Tag Archives: Jem Stone

Currybet.net: Phil Spector Twitter hoax proof of ‘online honesty gap’ between bloggers and newspapers

Joanna Geary’s overt self-correction of a blog post about the Birmingham Mail and the ex-Villa player, Gareth Barry, in contrast with the mainstream media’s handling of the Phil Spector Twitter hoax, was evidence for blogger and information architect Martin Belam of the ‘online honesty gap’ between bloggers and newspapers.

Belam asks:

“Can you remember the last time you heard a newspaper executive stand up and say that ‘One of the problems our businesses face in the digital era is that we have repeatedly been caught publishing completely untrue things on the internet, and in the face of that, we then neither correct nor retract them, or apologise to our audience’?”

Jem Stone, communities executive for the BBC Audio and Music department, raises another point in the comments below Belam’s post: not all bloggers might follow Geary’s lead, he says. “Joanna is an excellent journalist who deploys blogs, tweets, social media in her work. So making those corrections comes naturally to her. But not all bloggers do this do they?”

Full post at this link…

BBC joins OpenID Foundation

The BBC is to join the OpenID foundation – the body behind the system where website users can have one username across different participating sites.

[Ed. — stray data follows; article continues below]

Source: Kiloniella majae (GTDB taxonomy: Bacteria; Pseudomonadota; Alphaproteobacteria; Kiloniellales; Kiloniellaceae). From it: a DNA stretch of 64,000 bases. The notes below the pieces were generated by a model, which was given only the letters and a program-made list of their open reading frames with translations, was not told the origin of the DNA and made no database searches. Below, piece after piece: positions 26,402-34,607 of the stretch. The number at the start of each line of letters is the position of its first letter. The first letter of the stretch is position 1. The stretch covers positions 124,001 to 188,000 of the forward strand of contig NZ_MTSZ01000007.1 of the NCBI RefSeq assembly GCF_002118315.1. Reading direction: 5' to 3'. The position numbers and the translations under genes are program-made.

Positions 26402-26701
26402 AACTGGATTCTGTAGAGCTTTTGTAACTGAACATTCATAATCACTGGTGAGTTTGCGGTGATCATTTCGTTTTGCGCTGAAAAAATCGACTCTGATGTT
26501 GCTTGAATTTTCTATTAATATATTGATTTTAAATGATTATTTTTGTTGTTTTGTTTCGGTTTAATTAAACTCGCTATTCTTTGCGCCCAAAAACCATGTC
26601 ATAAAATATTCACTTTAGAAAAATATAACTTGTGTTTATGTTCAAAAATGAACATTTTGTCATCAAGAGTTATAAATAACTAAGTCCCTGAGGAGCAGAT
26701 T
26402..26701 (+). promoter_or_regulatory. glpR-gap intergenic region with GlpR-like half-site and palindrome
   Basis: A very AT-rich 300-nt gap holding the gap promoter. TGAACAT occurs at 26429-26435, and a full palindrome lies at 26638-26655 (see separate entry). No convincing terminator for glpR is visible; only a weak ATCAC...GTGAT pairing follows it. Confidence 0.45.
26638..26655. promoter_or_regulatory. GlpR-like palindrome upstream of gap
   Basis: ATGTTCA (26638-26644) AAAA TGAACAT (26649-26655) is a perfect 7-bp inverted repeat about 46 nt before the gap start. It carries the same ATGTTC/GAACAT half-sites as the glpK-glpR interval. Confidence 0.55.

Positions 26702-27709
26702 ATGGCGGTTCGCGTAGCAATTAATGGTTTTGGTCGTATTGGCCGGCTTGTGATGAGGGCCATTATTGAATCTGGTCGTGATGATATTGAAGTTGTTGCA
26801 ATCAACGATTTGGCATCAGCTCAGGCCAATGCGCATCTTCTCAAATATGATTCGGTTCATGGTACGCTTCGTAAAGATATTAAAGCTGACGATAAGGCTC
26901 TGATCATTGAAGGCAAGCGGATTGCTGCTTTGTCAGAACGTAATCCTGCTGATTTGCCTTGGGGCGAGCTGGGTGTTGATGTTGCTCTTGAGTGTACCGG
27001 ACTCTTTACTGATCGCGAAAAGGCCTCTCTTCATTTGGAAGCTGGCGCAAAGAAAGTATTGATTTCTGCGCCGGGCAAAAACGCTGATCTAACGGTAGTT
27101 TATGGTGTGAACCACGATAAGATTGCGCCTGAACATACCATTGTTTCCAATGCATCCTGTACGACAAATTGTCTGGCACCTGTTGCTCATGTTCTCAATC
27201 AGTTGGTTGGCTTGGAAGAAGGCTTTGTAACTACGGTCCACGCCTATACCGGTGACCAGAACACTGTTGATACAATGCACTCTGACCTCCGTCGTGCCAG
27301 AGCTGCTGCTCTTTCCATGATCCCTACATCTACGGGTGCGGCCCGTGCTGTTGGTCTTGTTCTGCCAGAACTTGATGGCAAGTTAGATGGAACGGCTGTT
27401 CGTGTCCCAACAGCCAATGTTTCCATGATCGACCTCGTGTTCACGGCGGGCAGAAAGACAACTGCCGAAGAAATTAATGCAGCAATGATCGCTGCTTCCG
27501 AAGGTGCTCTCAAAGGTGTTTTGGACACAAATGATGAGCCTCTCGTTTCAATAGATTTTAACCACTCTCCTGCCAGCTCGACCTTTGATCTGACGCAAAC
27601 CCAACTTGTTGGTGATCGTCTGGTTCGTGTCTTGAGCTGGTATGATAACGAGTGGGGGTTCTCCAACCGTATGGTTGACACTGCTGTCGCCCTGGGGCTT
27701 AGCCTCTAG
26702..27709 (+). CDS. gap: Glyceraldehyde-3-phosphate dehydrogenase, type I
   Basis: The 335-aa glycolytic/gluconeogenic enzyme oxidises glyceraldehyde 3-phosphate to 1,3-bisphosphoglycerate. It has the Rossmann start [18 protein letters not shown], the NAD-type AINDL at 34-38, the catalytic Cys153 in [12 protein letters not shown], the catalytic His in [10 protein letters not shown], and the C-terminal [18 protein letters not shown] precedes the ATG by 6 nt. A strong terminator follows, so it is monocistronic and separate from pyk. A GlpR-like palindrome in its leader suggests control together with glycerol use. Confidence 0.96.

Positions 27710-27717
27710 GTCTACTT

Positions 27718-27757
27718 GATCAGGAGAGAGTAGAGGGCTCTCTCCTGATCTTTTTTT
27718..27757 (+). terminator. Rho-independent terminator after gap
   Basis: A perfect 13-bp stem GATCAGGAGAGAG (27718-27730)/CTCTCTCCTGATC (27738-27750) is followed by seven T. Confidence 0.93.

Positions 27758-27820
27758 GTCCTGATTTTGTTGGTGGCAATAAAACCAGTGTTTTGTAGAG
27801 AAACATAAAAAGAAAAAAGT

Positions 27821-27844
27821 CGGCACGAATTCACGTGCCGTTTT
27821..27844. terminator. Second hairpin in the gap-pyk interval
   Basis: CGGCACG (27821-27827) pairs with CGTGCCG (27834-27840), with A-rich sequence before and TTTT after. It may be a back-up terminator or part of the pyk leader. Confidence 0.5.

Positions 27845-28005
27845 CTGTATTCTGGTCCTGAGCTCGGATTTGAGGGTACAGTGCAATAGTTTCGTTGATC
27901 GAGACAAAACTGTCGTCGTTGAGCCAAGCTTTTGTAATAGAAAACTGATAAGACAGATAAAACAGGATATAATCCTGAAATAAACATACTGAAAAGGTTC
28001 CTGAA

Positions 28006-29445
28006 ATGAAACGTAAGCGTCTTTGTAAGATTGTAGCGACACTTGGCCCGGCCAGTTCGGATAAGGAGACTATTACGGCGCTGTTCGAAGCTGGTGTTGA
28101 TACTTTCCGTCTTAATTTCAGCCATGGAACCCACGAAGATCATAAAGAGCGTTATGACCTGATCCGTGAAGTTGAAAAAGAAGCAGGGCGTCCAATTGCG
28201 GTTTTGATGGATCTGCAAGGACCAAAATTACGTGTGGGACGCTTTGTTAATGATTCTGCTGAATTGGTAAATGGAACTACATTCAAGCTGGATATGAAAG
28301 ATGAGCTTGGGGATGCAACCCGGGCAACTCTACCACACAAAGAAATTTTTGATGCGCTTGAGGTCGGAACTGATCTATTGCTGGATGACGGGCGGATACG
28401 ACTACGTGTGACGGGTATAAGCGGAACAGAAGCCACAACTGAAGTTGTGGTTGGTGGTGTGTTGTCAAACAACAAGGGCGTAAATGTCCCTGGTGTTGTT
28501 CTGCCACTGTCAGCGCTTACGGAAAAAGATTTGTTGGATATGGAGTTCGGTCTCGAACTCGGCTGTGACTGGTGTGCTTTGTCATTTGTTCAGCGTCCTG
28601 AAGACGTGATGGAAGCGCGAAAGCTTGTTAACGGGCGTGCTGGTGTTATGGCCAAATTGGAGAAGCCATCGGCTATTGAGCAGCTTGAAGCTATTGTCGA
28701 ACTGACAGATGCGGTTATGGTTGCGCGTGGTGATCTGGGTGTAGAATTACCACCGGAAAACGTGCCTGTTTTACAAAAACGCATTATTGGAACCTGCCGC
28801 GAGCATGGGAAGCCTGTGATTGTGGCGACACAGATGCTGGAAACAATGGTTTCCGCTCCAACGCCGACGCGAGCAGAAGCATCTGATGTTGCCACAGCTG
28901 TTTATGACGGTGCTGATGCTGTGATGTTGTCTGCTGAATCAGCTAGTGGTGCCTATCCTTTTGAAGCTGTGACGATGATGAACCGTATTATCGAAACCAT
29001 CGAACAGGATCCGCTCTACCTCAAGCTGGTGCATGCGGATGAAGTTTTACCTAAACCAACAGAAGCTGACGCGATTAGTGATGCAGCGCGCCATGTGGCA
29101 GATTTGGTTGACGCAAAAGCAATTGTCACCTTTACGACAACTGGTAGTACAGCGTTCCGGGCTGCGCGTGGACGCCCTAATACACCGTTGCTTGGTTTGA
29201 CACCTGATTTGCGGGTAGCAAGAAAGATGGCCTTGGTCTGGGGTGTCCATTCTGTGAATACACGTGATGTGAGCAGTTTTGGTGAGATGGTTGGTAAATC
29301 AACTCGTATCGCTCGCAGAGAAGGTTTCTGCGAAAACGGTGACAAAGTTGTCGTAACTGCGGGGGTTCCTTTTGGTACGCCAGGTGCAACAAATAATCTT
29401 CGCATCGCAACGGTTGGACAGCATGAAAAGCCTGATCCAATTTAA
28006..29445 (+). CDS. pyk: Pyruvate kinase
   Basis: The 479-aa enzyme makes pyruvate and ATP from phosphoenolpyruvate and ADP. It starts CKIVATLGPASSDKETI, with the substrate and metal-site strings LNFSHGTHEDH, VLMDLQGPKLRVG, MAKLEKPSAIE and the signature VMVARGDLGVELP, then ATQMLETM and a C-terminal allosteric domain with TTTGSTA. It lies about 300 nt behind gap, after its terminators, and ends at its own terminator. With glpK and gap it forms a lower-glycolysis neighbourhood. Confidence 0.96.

The decision, announced by Jem Stone, portfolio executive for the BBC Future Media and Technology (FM&T) department’s social media group, on the BBC Internet blog, puts the corporation alongside Google and Yahoo, who have already adopted the scheme.

Similarly Telegraph.co.uk announced plans to introduce OpenID at the beginning of the year.

However, the system will not be immediately available on bbc.co.uk, Stone explained.

“However, at this stage, and wary of being named and shamed here, this doesn’t mean that we are going to immediately be offering OpenIDs on bbc.co.uk or even promising to do so. We would want to make absolutely sure that this is right for users, is secure and can be implemented properly across all the BBC’s many services.”

Stone’s thoughts are backed up by Ian Forrester, senior producer with the FM&T, who said in an email:

“If we were to do OpenID it would have to be pretty joined up, otherwise people would loose faith in the technology and have bad experiences. This is something I hear about some of the other (can anyone say on the bandwagon) OpenID providers.”